Lyric Interventions explores linguistically innovative poetry by contemporary women in North America and Britain whose experiments give rise to fresh feminist readings of the lyric subject. The works discussed by Linda Kinnahan explore the lyric subject in relation to the social: an “I” as a product of social discourse and as a conduit for change.
Contributing to discussions of language-oriented poetries through its focus on women writers and feminist perspectives, this study of lyric experimentation brings attention to the cultural contexts of nation, gender, and race as they significantly shift the terms by which the “experimental” is produced, defined, and understood.
This study focuses upon lyric intervention in distinct but related spheres as they link public and ideological norms of identity. Firstly, lyric innovations with visual and spatial realms of cultural practice and meaning, particularly as they naturalize ideologies of gender and race in North America and the post-colonial legacies of the Caribbean, are investigated in the works of Barbara Guest, Kathleen Fraser, Erica Hunt, and M. Nourbese Philip. Secondly, experimental engagements with nationalist rhetorics of identity, marking the works of Carol Ann Duffy, Denise Riley, Wendy Mulford, and Geraldine Monk, are explored in relation to contemporary evocations of “self” in Britain. And thirdly, in discussions of all of the poets, but particularly accenuated in regard to Guest, Fraser, Riley, Mulford, and Monk, formal experimentation with the lyric “I” is considered through gendered encounters with critical and avant-garde discourses of poetics.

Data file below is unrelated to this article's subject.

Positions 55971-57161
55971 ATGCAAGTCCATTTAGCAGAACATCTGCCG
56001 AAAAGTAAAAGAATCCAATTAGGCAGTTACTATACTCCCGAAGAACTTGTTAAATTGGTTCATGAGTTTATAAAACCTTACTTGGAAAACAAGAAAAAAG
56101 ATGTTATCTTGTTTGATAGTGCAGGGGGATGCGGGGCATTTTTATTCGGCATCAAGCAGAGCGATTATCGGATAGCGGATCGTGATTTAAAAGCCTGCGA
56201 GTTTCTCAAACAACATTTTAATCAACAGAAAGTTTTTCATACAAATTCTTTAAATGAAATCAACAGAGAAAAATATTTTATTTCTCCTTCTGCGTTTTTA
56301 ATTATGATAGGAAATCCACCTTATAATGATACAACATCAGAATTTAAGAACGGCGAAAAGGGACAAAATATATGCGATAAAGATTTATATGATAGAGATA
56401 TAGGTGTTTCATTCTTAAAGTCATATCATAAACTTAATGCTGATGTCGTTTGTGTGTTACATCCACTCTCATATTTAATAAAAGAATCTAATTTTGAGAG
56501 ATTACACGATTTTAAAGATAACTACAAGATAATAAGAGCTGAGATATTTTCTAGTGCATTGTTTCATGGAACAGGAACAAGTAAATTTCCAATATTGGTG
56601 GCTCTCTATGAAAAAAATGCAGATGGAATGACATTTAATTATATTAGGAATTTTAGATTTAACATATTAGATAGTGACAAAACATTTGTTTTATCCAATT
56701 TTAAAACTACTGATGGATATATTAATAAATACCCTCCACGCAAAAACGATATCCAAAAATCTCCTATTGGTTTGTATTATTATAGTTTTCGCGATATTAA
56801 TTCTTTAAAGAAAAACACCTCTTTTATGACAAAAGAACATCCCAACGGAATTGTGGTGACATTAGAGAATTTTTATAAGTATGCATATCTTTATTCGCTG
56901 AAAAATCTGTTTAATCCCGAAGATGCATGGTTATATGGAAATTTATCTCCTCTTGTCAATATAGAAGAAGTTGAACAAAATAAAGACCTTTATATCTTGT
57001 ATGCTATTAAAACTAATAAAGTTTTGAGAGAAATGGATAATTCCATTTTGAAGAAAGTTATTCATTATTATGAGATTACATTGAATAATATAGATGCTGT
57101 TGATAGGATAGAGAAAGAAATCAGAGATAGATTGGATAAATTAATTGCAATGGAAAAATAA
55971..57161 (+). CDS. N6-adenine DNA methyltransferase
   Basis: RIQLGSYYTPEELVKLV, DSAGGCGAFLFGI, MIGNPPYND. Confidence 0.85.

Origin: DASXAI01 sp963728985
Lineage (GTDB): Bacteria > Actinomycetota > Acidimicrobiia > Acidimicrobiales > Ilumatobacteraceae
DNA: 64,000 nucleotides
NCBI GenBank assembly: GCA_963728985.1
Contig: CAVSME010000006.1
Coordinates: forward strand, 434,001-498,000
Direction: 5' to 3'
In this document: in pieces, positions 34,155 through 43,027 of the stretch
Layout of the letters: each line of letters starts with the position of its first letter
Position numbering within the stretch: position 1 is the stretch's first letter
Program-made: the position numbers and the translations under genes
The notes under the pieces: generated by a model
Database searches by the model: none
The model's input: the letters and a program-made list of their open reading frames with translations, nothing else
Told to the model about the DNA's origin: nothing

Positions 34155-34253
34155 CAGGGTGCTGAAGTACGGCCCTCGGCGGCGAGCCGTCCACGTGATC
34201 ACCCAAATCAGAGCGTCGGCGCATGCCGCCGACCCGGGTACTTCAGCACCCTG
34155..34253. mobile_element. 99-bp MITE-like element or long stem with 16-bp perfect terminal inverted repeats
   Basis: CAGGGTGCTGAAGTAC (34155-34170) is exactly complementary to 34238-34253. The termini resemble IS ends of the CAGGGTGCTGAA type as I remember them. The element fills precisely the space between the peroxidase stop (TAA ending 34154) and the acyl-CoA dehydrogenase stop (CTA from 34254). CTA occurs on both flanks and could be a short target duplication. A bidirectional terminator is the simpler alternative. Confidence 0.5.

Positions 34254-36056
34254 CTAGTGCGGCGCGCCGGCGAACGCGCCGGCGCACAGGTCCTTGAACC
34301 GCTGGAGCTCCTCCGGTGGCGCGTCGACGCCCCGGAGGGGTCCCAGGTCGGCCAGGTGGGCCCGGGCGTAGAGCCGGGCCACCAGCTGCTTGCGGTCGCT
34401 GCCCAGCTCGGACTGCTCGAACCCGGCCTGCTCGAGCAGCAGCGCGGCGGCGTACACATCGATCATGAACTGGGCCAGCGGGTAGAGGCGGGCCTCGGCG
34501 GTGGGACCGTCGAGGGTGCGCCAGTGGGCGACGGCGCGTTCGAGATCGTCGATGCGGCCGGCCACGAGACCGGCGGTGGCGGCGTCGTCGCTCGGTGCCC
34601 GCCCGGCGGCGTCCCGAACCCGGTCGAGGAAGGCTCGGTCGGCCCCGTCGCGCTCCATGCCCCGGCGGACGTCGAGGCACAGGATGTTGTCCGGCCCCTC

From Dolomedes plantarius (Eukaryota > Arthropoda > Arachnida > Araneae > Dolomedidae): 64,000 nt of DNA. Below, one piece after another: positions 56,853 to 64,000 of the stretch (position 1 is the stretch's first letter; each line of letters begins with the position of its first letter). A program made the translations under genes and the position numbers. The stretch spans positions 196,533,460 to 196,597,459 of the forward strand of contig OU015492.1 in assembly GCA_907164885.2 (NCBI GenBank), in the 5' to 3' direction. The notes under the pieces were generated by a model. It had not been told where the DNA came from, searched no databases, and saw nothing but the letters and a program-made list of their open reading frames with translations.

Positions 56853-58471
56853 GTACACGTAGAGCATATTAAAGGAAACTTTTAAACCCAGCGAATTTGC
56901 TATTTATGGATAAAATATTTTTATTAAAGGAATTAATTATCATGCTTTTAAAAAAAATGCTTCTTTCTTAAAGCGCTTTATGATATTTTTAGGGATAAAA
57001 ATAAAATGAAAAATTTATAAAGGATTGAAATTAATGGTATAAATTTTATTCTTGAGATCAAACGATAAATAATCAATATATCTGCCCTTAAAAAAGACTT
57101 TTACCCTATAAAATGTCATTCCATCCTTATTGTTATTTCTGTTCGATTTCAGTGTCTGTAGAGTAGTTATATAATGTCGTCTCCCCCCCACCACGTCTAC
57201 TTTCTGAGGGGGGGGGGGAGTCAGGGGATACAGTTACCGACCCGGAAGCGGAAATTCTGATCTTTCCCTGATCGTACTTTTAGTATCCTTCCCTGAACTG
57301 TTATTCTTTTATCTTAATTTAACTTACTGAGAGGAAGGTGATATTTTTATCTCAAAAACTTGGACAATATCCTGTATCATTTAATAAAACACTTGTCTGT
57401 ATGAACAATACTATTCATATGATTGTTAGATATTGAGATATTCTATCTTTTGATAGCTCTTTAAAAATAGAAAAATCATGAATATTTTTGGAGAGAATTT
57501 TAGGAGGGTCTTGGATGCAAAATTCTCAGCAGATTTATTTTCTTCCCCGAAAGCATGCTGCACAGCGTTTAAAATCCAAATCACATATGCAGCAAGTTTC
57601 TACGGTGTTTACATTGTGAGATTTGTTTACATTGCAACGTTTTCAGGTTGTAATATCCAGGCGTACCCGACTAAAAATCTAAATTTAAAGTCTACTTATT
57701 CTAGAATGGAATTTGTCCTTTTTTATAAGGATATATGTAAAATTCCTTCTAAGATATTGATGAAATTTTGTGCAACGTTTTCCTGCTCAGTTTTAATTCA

Throughout the study, Kinnahan seeks to illuminate and challenge the ways in which visual and verbal constructs function to make “readable” the subjectivities historically supporting white, male-centered power within the worlds of art, poetry, social locations, or national policy. The potential of the feminist, innovative lyric to generate linguistic surprise simultaneously with engaging risky strategies of social intervention lends force and significance to the public engagement of such poetic experimentation.